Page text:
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The solution proposed above by @AlexG broke in early October 2014. In response to a request on the XeTeX list, @David Carlisle has offered a correction to the original code which solves the problem without resorting to a tricky kludge. The relevant section of code is replaced by the following: \begin{hebrew} \textenglish{\mediabutton[ ...

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Probably your file is not saved in UTF-8 encoding. Apparently TeXshop allows you to put % !TEX encoding = UTF-8 Unicode as the first line, although since it's now the 21st Century you should probably make that the editor default. This can be done in the main preferences of TeXShop in the Source panel (Encoding). To summarize: Install polyglossia ...

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There's a package for this, named translations, funnily enough. Thanks clemens for pointing me to Translation of words according to babel language .

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I gave an answer above yesterday. Through a new research of Polyglossia Package, I find out a new solution to Tibetan line-breaks. In fact, Polyglossia is supporting Tibetan now and I was totally misled by Tom who commented on this question. This is my example. \documentclass{article} \usepackage{fontspec} \usepackage{polyglossia} \usepackage{eledmac} ...

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add \XeTeXlinebreaklocale "bo" after \begin{document} \documentclass{article} \usepackage{fontspec} \setmainfont{Microsoft Himalaya} \usepackage{microtype} \begin{document} \XeTeXlinebreaklocale "bo" །།འདིར་སྨྲས་པ། \begin{quotation} གལ་ཏེ་འདི་དག་ཀུན་སྟོང་ན། །འབྱུང་བ་མེད་ཅིང་འཇིག་པ་མེད།།གང་ཞིག་སྤང་དང་འགོག་པ་ལས། །མྱ་ངན་འདའ་བར་འགྱུར་བར་འདོད། \end{quotation} ...

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Version 2 After reading a recommendation/comment by Khaled Hosny I've changed the core of the snippet, so it's switching font only when needed. There is no font change on purpose if a character is a space. In the previous version, it wrapped every single character (not recommended in general as it breaks up ligatures, kerning pairs and probably other ...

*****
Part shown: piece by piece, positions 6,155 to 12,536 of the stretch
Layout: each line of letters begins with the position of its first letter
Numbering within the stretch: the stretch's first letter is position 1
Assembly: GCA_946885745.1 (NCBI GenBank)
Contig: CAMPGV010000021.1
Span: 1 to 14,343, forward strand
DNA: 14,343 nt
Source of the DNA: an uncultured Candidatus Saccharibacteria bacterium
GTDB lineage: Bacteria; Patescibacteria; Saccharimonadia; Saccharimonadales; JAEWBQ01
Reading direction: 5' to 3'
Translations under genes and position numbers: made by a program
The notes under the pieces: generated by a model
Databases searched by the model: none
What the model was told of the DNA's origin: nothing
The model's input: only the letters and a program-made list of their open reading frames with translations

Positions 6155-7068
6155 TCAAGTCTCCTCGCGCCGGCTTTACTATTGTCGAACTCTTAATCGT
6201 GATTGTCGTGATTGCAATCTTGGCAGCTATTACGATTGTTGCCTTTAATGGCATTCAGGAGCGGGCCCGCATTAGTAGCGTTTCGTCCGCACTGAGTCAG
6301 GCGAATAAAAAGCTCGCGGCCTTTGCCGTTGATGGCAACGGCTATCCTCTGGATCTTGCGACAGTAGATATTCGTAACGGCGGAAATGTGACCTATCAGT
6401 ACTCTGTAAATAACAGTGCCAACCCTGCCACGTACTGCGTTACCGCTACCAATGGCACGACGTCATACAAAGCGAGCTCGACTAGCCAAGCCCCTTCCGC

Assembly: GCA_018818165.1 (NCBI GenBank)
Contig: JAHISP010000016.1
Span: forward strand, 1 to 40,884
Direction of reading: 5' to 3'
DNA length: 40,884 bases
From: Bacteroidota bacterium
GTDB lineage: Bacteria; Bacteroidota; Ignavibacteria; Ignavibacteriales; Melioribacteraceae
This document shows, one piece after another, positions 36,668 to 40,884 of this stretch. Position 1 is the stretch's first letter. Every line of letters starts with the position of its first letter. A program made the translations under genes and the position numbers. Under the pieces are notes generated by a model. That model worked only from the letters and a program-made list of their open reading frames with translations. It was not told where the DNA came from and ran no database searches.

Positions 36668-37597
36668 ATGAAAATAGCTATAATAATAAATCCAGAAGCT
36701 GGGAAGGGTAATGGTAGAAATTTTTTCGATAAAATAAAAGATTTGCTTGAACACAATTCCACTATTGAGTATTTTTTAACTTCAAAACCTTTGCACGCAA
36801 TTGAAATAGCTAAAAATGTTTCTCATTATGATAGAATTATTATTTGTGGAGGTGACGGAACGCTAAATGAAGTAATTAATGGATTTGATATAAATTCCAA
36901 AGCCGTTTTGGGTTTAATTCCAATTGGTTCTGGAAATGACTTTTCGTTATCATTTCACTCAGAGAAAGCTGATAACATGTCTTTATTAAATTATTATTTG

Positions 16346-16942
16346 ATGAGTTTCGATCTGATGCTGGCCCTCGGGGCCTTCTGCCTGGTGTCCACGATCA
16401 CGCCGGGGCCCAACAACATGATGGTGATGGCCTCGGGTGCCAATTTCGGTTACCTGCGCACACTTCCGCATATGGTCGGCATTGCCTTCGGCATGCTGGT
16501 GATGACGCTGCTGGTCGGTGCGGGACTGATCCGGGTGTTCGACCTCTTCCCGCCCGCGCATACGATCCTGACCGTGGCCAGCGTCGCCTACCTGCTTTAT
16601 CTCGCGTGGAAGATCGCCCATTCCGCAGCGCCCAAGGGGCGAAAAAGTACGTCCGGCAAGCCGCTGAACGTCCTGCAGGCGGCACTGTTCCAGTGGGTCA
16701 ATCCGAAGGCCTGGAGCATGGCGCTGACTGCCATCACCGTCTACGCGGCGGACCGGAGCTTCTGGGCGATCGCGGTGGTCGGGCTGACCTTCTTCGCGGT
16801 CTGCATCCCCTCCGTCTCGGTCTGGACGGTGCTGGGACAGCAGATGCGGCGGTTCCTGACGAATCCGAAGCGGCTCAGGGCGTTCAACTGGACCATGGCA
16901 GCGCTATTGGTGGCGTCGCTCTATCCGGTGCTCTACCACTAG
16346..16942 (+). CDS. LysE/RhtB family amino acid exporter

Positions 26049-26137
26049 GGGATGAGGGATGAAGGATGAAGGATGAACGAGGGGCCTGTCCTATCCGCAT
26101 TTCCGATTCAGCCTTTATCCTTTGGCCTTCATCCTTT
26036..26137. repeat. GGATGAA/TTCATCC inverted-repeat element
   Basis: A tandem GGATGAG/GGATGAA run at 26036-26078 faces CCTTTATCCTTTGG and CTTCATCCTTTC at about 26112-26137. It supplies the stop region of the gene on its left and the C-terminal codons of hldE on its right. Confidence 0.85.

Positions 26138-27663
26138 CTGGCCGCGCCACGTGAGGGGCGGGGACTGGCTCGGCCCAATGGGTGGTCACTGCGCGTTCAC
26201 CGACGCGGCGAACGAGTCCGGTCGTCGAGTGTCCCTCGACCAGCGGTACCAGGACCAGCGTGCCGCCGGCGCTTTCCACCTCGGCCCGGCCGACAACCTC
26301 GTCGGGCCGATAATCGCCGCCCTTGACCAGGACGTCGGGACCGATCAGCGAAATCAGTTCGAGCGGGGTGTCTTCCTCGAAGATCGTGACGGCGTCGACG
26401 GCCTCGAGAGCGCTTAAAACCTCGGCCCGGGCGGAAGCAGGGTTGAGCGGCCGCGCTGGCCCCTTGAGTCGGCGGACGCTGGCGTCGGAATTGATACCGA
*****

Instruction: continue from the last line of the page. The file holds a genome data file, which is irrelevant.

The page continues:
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Loading a non existent language is useless. Just add a font family for Ethiopic characters (I used Kefa, use whatever you like). \documentclass[a4paper]{scrartcl} \usepackage{fontspec} \usepackage{polyglossia} \usepackage[Latin,Ethiopic]{ucharclasses} \setmainlanguage{english} \newfontfamily{\tigrinyafont}[Script=Ethiopic, Scale=1]{Kefa} ...

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Just make \anw@true the same as \anw@false; I'll show a second level enumerate, with subcaptios it will be the same, as they use the Greek version of \alph as well. \documentclass{article} \usepackage{ifxetex} \ifxetex \usepackage{fontspec} \usepackage{polyglossia} \setmainfont{Old Standard} \setmainlanguage{greek} \else \usepackage[T1]{fontenc} ...

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Fonts have nothing to do with the problem. There are several errors in gloss-hebrew.ldf and also in babel-hebrewalph.def, let's fix them: \documentclass[14pt,a4paper]{scrbook} \usepackage{fontspec} \usepackage{polyglossia} \setmainlanguage[calendar=hebrew,numerals=hebrew]{hebrew} ...

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This is perhaps (I wanted to be polite...) a bug in gloss-hebrew.ldf macro \hebrew@globalnumbers (if this is really a bug, there are others of the same type probably). Here is a fix. I used fonts available by default on my Mac OS X. \documentclass[14pt,a4paper]{scrbook} %\listfiles % for help in finding in the source of the bug \usepackage{fontspec} ...

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